Okay. And then secondly, thinking about your loan growth, your guidance seems to be that your pipeline's still pretty good. We should still expect to see decent loan growth here in the first quarter in the commercial side. And is there any seasonality or maybe some of your customers taking advantage of accelerated depreciation opportunities here on that we need to consider when thinking about loan growth, commercial loan growth specifically for the first quarter?

Bruce K. Lee

Yes, this is Bruce. I would say that there's been very little seasonality and people taking advantage of that right now, and so we don't -- the only difference is if we do see an uptick in utilization, which has been at really almost historical low levels and we even saw another downtick of 1% in the last quarter.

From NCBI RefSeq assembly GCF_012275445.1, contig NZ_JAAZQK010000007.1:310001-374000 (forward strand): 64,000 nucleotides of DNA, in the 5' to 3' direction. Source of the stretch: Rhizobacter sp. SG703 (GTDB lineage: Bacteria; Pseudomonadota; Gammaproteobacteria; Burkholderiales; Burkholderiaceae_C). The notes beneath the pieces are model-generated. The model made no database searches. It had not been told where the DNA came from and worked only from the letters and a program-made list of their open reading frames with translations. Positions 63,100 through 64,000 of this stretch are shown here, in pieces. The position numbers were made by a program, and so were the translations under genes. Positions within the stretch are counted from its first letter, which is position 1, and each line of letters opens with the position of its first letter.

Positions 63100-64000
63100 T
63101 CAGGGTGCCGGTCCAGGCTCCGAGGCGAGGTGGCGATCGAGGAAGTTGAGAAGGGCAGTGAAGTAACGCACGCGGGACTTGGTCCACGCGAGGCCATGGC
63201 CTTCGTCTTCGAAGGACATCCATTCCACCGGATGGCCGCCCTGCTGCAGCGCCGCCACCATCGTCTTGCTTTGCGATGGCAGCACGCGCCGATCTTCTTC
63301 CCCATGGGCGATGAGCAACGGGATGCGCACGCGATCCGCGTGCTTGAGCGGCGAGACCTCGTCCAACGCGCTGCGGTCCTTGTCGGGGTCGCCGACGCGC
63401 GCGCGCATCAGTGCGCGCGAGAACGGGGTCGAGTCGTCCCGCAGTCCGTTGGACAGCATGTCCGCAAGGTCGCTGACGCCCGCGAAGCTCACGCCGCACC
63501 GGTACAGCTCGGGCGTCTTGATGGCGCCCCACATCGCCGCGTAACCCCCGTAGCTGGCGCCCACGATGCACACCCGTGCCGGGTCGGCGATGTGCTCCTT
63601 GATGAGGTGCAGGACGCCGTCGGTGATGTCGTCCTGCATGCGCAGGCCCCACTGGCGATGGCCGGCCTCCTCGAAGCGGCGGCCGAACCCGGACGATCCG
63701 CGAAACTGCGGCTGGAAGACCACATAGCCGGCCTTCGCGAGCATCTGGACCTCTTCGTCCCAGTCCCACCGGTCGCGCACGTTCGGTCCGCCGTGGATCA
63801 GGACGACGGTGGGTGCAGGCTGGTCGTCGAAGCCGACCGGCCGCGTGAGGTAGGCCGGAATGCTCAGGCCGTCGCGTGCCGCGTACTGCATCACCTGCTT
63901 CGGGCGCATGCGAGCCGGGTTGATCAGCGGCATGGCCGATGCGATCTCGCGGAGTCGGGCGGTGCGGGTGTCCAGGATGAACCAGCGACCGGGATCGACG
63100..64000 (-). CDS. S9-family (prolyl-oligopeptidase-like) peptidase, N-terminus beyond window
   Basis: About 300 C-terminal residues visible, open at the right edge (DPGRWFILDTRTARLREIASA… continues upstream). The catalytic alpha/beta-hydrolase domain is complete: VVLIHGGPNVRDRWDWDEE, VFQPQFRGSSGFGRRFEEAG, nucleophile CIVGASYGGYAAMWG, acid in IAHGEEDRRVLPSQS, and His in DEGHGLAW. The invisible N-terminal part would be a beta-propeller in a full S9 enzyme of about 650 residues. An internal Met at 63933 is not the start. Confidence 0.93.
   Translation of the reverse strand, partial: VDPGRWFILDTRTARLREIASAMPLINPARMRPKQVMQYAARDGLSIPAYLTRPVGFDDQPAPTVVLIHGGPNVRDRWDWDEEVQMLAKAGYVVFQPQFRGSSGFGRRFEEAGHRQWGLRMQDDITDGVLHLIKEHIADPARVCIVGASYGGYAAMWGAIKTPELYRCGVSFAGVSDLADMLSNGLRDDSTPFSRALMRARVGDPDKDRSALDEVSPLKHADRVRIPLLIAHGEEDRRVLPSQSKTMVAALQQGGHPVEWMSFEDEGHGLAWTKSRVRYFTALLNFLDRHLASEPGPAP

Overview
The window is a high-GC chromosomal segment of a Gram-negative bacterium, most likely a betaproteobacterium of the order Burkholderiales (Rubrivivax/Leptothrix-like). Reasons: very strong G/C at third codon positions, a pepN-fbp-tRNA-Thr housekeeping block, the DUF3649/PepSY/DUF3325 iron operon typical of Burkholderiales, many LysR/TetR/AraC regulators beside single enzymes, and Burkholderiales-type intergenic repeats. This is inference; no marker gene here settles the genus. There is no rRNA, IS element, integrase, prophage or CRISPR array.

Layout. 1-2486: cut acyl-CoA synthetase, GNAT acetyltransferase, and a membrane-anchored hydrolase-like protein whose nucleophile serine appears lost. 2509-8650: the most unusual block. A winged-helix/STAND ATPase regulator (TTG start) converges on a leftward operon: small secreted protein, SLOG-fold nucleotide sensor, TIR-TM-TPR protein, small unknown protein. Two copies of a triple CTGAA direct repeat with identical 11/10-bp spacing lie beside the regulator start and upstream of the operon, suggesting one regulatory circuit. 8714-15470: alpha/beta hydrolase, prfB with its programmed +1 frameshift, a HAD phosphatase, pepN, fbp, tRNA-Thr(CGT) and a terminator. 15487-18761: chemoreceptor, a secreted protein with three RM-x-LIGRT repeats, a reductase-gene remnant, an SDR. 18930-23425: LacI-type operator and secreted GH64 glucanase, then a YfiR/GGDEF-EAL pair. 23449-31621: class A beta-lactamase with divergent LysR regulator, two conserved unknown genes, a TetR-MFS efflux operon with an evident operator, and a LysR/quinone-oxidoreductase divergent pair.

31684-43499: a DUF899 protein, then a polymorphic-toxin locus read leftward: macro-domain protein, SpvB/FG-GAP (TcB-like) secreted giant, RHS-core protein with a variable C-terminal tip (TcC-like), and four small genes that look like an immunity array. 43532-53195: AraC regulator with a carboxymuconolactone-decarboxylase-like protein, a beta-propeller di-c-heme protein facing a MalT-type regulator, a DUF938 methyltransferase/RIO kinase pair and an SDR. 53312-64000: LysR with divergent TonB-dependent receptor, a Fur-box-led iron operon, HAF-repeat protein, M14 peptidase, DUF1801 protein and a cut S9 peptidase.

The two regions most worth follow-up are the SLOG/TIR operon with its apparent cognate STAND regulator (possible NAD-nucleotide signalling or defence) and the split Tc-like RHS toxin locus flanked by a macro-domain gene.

Jeff Richardson

This is Jeff. I mean, there is some seasonality that does exist. It is more in the consumer side than the commercial side. Fourth quarter growth was very strong. We've given guidance for the first quarter, which I think with continued solid growth or something along those lines. So we feel very good about where we are heading into the year, and we expect good, solid loan growth.

Operator

And your next question comes from Andrew Marquardt with Evercore Partners.

Andrew Marquardt - Evercore Partners Inc., Research Division

Just back on PPNR, off of the -- so it seems like off the first quarter $530 million range, we should think about incrementally improving, but it seems like it's largely expense driven and then maybe even more so in the back half of the year. I guess the question is can you get -- magnitude-wise, can you get up to the kind of the higher 5s, if you will, maybe even without a better rate environment just driven by expenses and maybe some loan growth driving NII? Or is that really going to be a challenge?

Daniel T. Poston